You will need
  • Handbook of elementary mathematics, geometry textbook
Theorems of geometry, as a rule, consist of three parts. The first part is an independent statement. It is the essence of the theorem. It is a property of a geometric figure or body, or any other significant objects of geometry (points, lines, angles). The second is a drawing explaining a theorem and provides a visual representation of information presented in the first part. The third is the proof of the theorem (usually, it is the volume part).
The first part of the theorem (condition) to learn is much easier if you combine this process with the analysis of the figure. Try to understand every word in the statement. Obviously without understanding the conditions of the theorem to learn it is impossible, moreover, that the statement of the theorem in most cases required in the solution of geometric problems. It is useful to make a drawing related to the condition several times. Then, take a pencil along the side of the figure, which refers to the condition (simultaneous reading and active viewing of the picture - a great way to learn the theorem).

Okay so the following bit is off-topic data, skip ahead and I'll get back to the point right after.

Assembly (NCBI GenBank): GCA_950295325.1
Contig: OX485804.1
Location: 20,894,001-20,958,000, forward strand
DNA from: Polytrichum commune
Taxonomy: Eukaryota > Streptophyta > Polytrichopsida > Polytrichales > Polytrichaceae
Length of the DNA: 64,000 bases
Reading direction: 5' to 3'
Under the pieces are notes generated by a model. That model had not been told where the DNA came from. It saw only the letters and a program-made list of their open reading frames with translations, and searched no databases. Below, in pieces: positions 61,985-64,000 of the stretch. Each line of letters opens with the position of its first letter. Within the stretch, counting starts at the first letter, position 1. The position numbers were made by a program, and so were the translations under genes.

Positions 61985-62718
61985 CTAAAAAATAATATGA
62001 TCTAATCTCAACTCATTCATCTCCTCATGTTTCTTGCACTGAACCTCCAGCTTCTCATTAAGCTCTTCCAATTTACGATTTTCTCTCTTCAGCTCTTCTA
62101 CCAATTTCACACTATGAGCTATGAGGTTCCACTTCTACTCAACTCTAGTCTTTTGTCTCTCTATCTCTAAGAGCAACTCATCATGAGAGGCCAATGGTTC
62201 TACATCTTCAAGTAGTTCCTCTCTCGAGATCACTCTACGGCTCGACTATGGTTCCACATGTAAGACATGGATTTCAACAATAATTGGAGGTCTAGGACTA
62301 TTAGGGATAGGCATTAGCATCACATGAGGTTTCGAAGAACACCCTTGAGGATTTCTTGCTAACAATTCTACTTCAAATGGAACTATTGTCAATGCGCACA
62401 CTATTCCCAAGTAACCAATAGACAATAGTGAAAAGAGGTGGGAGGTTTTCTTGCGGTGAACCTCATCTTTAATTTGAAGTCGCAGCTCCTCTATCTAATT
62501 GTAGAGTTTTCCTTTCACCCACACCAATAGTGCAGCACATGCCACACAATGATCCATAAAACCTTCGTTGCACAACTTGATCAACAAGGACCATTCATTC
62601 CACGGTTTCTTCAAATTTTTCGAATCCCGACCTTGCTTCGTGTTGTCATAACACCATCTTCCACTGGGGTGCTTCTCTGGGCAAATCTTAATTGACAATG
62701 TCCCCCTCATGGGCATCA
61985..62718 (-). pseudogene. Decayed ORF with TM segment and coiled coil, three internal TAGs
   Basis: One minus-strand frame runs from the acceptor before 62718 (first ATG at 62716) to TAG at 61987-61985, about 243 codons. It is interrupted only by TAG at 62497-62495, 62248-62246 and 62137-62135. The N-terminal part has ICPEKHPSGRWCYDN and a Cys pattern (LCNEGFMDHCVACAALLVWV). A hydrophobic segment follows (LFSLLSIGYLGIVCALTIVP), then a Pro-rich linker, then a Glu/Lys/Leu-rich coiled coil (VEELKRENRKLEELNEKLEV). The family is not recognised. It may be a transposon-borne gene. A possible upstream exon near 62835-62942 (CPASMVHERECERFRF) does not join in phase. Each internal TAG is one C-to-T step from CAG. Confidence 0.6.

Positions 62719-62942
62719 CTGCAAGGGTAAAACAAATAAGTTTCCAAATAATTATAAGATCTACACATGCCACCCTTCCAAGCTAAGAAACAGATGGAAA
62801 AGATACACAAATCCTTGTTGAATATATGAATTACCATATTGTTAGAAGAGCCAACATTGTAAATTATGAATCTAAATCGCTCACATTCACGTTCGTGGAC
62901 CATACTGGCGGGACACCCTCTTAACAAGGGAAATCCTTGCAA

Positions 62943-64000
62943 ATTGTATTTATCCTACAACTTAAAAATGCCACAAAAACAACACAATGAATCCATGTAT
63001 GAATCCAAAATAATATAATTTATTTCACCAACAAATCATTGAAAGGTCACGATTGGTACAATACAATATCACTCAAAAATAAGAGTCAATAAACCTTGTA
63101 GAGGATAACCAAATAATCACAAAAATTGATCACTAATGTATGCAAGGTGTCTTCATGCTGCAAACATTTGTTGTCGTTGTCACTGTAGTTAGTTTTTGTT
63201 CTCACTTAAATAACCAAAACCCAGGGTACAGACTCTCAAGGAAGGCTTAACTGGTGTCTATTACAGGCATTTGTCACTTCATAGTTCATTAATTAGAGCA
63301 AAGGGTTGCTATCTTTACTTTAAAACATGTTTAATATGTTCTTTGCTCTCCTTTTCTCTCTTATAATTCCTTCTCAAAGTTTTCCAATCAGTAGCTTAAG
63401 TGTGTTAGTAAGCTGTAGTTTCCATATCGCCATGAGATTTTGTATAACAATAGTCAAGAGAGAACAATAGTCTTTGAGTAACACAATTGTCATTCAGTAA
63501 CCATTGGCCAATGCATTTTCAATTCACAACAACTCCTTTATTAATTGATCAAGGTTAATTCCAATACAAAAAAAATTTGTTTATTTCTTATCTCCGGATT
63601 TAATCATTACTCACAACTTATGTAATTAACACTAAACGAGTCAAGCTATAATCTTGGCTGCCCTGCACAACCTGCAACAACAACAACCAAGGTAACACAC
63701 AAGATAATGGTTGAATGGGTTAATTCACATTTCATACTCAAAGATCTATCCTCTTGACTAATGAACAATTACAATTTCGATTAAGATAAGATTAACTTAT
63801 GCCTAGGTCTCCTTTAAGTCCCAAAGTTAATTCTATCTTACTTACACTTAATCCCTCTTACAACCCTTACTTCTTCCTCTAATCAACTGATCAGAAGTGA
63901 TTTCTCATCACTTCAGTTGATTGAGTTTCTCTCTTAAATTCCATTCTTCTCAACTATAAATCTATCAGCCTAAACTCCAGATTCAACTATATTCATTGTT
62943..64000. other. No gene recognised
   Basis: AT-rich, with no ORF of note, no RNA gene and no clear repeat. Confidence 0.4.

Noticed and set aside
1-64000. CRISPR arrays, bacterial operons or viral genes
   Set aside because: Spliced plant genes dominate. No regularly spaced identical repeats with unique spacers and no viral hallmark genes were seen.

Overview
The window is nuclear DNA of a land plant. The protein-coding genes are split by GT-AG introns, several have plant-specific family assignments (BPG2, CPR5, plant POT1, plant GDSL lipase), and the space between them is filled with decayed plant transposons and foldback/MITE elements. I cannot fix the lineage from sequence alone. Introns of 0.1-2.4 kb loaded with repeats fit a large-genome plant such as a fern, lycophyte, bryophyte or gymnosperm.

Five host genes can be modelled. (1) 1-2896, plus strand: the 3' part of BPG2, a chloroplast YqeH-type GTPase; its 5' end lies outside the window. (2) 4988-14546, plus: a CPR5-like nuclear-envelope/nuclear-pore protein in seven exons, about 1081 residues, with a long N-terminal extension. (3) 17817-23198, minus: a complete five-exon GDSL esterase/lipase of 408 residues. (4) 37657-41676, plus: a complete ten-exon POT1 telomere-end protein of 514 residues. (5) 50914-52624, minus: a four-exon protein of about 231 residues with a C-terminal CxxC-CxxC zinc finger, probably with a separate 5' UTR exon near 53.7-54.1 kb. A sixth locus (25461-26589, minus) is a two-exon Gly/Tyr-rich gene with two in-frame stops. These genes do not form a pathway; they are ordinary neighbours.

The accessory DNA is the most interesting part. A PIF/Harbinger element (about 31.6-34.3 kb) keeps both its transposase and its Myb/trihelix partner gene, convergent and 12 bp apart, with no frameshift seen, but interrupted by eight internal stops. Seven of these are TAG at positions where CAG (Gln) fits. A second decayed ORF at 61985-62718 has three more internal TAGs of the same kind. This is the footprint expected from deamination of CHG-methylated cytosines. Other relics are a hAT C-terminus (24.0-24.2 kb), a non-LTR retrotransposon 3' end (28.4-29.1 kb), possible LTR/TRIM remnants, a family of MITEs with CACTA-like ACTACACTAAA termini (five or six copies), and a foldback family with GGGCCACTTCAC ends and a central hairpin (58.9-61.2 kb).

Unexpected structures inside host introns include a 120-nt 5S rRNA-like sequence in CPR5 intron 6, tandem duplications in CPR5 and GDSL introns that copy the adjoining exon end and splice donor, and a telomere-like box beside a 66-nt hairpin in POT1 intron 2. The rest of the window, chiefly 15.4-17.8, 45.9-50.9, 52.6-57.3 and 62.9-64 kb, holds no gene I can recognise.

To learn the proof of the theorem is more difficult than to understand the condition. Do not try to read the proof at once - first try to prove it yourself. To do this, recall the basic properties of geometric objects appearing in the condition. Using these properties, try to prove the equality of certain elements (corners, edges) or parallel/perpendicular lines. If you do not succeed - do not worry. Read the proof, delving into every sentence. Again, refer to the figure. Then you get to learn a theorem with proof.
After some time (about 20 minutes) try to renew the theorem in memory. Make your drawing and specify the condition. The points shall describe the main points of the proof. If you manage to do it - you have dealt with the theorem. Otherwise, go back to the preceding paragraphs.